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Re: Texinfo translation error, texinfo_document domain

From: Bruno Haible
Subject: Re: Texinfo translation error, texinfo_document domain
Date: Tue, 01 Nov 2022 00:47:22 +0100

Hi Patrice,

Patrice Dumas wrote:
> > My complaint was only about the (apparent / confused) need to use TeXinfo
> > syntax *for non-ASCII characters*.
> It should only be required for non-ASCII characters if the encoding of the
> po file is us-ascii, for example in pt_BR.us-ascii.po the @-commands for
> accents need to be used.
> In other cases, I think that it is best to leave it to the translators.
> They can use @-commands if they wish, and not use them if they don't
> want to, both for accented letters and, more generally, for styling.
> This is explainined in
> https://www.gnu.org/software/texinfo/manual/texinfo/html_node/Internationalization-of-Document-Strings.html
> (though upon reading it I realized that it is a bit out of date...).

In this documentation page
some importance is given to the @documentencoding.

The @documentencoding is documented in
The way I read this page, it recommends to use '@documentencoding US-ASCII'
when possible.

When I combine this with what you wrote above, the recommendation is
  - to use the US-ASCII encoding for the texinfo_document domain PO files,
  - to use the @-commands for the non-ASCII characters in these PO files.

This is what would have been expected in the year 2000. But meanwhile UTF-8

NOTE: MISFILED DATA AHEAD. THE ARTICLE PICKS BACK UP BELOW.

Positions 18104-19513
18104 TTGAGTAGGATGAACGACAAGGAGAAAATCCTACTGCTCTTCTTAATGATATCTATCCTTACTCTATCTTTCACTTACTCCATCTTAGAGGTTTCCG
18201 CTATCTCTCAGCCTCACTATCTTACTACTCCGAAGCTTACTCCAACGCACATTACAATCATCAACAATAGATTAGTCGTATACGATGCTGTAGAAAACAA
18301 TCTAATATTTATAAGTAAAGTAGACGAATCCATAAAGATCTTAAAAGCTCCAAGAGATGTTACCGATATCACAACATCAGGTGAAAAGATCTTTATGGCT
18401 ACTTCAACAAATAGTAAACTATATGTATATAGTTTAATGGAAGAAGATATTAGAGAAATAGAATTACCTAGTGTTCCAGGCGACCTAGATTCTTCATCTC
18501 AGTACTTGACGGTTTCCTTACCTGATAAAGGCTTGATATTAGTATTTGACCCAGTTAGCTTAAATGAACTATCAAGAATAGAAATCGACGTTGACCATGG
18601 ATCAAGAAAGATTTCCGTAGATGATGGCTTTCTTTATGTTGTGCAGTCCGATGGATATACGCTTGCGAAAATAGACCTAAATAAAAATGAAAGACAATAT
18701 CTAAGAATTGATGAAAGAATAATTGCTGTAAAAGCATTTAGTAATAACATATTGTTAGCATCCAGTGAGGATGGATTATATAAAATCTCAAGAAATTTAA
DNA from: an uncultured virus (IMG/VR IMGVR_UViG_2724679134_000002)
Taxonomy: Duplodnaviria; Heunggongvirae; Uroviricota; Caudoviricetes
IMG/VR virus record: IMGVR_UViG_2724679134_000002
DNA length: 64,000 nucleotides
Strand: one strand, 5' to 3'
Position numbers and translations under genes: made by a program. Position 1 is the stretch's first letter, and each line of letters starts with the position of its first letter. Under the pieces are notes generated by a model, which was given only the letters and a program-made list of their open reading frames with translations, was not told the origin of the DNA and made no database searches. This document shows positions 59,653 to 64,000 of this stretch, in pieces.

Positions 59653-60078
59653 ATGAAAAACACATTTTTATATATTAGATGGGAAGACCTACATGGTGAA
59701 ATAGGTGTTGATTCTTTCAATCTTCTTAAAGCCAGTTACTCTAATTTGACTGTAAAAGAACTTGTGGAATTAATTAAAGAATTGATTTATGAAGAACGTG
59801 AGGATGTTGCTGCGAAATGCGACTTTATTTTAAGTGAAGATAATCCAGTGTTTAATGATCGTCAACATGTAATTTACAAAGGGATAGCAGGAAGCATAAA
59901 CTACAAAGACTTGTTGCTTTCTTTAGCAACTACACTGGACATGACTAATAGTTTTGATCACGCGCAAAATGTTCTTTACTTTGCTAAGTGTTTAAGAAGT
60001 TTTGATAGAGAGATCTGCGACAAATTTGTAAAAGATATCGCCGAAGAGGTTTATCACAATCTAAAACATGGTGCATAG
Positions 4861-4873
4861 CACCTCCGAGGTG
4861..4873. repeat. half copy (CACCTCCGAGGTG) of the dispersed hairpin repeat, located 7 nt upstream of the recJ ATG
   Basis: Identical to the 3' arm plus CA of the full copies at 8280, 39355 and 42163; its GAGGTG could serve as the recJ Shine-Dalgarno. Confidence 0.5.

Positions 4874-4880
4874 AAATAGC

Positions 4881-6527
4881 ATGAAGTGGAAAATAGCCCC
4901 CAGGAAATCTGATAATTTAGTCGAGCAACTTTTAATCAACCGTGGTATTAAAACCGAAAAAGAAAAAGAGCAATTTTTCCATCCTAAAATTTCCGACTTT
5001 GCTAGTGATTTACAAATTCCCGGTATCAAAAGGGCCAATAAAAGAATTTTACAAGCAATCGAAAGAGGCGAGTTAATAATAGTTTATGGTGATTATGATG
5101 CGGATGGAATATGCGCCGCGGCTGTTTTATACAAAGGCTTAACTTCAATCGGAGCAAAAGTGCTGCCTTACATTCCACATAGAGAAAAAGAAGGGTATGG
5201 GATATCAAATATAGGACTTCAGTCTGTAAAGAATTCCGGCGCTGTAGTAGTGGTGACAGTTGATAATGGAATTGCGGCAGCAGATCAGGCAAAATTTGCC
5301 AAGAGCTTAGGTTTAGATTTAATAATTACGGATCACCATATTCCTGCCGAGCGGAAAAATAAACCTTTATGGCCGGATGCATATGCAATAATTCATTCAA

support is wide-spread in so many tools, editors, and viewers.

And in texinfo/doc/short-sample-{ja,zh}.texi you have examples with Japanese
and Chinese text and fonts, both happily using UTF-8 for input.

This leaves me confused.

Can we remove the obstacles that (apparently) discourage Japanese, Chinese,
Hindi translators from producing PO files for the texinfo_document domain?
Gavin observed that many translation teams are not very active. True. But if
you give them enough years of time, and if the usual tools & procedures are
supported, they will some day do the translations.

talks about the 'coding:' marker in Info files. Is it a problem to have an info 
with 'coding: UTF-8' nowadays? If users are in an old-style ISO-8859-1 locale, 
the 'info' program will hopefully convert the contents to ISO-8859-1 on-the-fly 
display (like it surely does in the opposite case, when viewing an info file 
'coding: ISO-8859-1' in an UTF-8 locale)?

also says "in Info and plain text output ... accent constructs and special 
... are output as the actual 8-bit or UTF-8 character in the given encoding 
where possible."
Is this a problem? Nowadays, UTF-8 is the standard encoding for text files. It's
ISO-8859-1 encoded files which sometimes display in a weird way.

3) "For maximum portability of Texinfo documents across the many different user
environments in the world, we recommend sticking to 7-bit ASCII in the input"
Is this recommendation still relevant (in view of the Japanese and Chinese 

Why is the @documentencoding relevant here? Why can't TeXinfo just recode things
as needed?
I guess that if @documentencoding were made to be irrelevant here, then above
you would not need to say
  "for example in pt_BR.us-ascii.po the @-commands for accents need to be used."
since there would be only one pt_BR.po, and translations would pick UTF-8 for 
encoding, like they do for so many other translation domains.


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